Sell in May and go away?
Taking action on the old adage would have been a big mistake for investors owning Gilead Sciences (NASDAQ: GILD) stock. Shares of the big biotech jumped around 10% during May -- accounting for half of the stock's year-to-date gains. With this nice run, is it now time to take profits in Gilead stock? Here are arguments for both sides of the question.
Sell by June (or at least pretty soon)
There are at least three reasons I can think of for why some investors might be itching to sell some of their Gilead Sciences shares. First, the stock is rapidly approaching two key levels: Gilead's all-time high of nearly $117 set last Halloween and the consensus one-year price target of just above $121.
Second, anyone who has held Gilead for at least a year is sitting on top of some really nice profits. Shares are up 37% over the past 12 months. If you were smart enough (or lucky enough) to have bought Gilead stock five years ago, your initial investment has increased more than six-fold. It could be mighty tempting to lock in some of those hefty profits.
The third possible reason for selling Gilead stock perhaps makes the most sense, though. If you think the biotech's earnings growth will inevitably slow down in the not-too-distant future and result in a long period of stagnant share price movement, selling now could seem like a good idea.
And the truth is that, at least based on what we know now, Gilead's earnings growth likely will slow down. After all, it would be extremely difficult for a company with a market cap of close to $170 billion to sustain year-over-year percentage earnings growth near triple digits. While Harvoni will probably keep racking up more sales and higher earnings for Gilead, the growth rate will taper off.
Hold for a while 'cause Gilead's still in style
On the other hand, say what?! Selling any stock just because it reaches or gets close to an all-time high misses a critical point: That's what growth stocks do all the time. They regularly hit and blow past prior high marks. As for selling when shares meet an analyst's price target -- just say no. Don't rely solely on analysts' views for when to sell a stock (or buy a stock, for that matter).
When it comes to selling Gilead simply to take some profits off the table or because earnings growth might slow down, it's important to ask yourself, "Is there a better investing alternative right now?" There's a pretty strong case to be made that the answer to that question is "no."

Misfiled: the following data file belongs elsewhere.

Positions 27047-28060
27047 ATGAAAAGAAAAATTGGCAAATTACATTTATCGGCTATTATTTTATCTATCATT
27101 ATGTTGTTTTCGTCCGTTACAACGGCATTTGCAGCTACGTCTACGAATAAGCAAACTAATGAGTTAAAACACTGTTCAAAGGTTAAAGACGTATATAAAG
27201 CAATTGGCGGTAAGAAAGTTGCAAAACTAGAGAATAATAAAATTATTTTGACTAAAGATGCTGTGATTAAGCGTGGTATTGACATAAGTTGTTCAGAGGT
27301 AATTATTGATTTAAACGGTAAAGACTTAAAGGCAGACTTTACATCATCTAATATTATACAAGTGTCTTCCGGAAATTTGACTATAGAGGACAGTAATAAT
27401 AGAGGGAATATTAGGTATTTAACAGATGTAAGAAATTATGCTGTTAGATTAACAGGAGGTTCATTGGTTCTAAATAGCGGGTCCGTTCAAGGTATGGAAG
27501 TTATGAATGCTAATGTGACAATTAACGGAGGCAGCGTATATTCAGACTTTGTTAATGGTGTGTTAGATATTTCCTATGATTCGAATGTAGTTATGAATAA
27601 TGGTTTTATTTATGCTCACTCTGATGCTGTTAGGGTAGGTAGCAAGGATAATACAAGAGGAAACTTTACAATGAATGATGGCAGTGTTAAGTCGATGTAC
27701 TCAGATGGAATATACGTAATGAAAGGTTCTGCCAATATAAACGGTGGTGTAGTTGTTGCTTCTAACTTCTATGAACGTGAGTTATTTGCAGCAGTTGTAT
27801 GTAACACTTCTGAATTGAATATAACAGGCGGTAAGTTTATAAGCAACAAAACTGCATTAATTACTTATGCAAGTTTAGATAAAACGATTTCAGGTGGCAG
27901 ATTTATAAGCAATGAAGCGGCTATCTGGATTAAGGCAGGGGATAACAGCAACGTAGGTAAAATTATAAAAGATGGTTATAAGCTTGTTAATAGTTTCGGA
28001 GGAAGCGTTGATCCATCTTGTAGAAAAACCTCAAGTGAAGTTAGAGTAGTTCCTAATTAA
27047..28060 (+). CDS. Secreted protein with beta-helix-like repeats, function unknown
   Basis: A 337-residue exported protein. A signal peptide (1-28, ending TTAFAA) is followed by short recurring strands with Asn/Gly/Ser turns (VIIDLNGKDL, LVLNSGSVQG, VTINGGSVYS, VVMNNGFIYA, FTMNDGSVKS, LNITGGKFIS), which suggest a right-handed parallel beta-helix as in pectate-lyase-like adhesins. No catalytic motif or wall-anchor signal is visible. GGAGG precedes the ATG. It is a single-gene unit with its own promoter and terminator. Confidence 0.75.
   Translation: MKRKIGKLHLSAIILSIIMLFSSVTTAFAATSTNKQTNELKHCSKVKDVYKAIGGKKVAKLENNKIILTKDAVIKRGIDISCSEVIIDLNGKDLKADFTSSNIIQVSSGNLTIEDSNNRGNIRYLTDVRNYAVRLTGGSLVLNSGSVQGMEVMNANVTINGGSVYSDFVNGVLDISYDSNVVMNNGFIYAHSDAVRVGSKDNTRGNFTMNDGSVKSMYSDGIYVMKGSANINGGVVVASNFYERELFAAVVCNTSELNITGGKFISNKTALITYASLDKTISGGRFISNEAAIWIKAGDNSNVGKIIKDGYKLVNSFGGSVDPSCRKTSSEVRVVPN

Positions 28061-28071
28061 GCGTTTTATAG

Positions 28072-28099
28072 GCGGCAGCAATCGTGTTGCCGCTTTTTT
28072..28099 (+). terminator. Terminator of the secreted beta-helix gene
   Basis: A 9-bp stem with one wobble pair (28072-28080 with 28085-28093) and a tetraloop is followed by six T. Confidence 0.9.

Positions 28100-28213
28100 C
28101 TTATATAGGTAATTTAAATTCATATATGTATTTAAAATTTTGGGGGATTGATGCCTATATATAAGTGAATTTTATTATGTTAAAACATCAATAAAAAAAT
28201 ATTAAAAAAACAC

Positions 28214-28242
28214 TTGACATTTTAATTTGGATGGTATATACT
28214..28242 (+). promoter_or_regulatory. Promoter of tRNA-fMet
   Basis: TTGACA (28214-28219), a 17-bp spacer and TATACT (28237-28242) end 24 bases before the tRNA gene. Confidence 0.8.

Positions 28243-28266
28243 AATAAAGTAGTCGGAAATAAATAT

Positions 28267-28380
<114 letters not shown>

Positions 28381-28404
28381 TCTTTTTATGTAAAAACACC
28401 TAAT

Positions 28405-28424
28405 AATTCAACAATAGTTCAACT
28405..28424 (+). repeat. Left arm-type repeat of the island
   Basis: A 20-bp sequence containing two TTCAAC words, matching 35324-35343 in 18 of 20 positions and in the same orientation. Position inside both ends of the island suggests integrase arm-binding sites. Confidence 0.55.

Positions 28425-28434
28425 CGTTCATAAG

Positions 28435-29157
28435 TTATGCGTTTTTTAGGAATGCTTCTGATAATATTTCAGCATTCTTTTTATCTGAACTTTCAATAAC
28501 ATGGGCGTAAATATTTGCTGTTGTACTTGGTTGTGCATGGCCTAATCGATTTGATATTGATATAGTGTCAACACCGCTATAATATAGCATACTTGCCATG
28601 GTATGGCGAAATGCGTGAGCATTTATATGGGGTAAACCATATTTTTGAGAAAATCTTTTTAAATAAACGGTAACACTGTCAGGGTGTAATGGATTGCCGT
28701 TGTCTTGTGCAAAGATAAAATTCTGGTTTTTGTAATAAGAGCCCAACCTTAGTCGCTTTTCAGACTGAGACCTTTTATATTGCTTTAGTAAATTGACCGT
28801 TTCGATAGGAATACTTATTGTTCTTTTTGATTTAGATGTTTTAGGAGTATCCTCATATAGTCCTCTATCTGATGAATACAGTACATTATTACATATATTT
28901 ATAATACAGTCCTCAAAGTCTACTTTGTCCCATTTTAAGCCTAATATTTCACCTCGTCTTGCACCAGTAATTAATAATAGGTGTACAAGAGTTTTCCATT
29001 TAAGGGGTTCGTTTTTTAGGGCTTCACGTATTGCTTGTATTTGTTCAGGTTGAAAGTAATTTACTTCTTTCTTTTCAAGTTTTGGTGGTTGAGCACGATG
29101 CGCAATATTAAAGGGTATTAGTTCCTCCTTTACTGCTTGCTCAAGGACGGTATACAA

You won't find many stocks from any industry (but especially sizzling hot biotech) with impressive financials and an earnings multiple below 13. Gilead claims both. And while earnings growth rates might slow down over time, the biotech's revenue and earnings should continue to grow at respectable levels.
Harvoni is the most effective hepatitis C drug on the market. Gilead Sciences held its own and then some in the battle against AbbVie for positioning on payer formularies. Its HIV franchise continues to do well. Gilead's pipeline is also stocked with quite a few promising drugs, including simtuzumab, which targets NASH, a liver disease for which no effective treatment is currently available.
There's also Gilead's stockpile of over $11.2 billion in cash, cash equivalents, and short term investments. Gilead will use much of this cash to buy back shares, pay out dividends, and likely buy smaller biotechs or their experimental drugs. The first option rewards investors by driving Gilead's share price up. The second option rewards investors by simply giving them money. And, based on Gilead's prior track record, the third option could be the best of all by opening up great new markets.
Warren Buffett once said, "When we own portions of outstanding businesses with outstanding managements, our favorite holding period is forever. We are just the opposite of those who hurry to sell and book profits when companies perform well but who tenaciously hang on to businesses that disappoint." Great advice from a great investor. Let the good times roll.
Keith Speights owns shares of Gilead Sciences, and he likes both Buffetts -- Jimmy and Warren. The Motley Fool recommends and owns shares of Gilead Sciences. Try any of our Foolish newsletter services free for 30 days. We Fools may not all hold the same opinions, but we all believe that considering a diverse range of insights makes us better investors. The Motley Fool has a disclosure policy.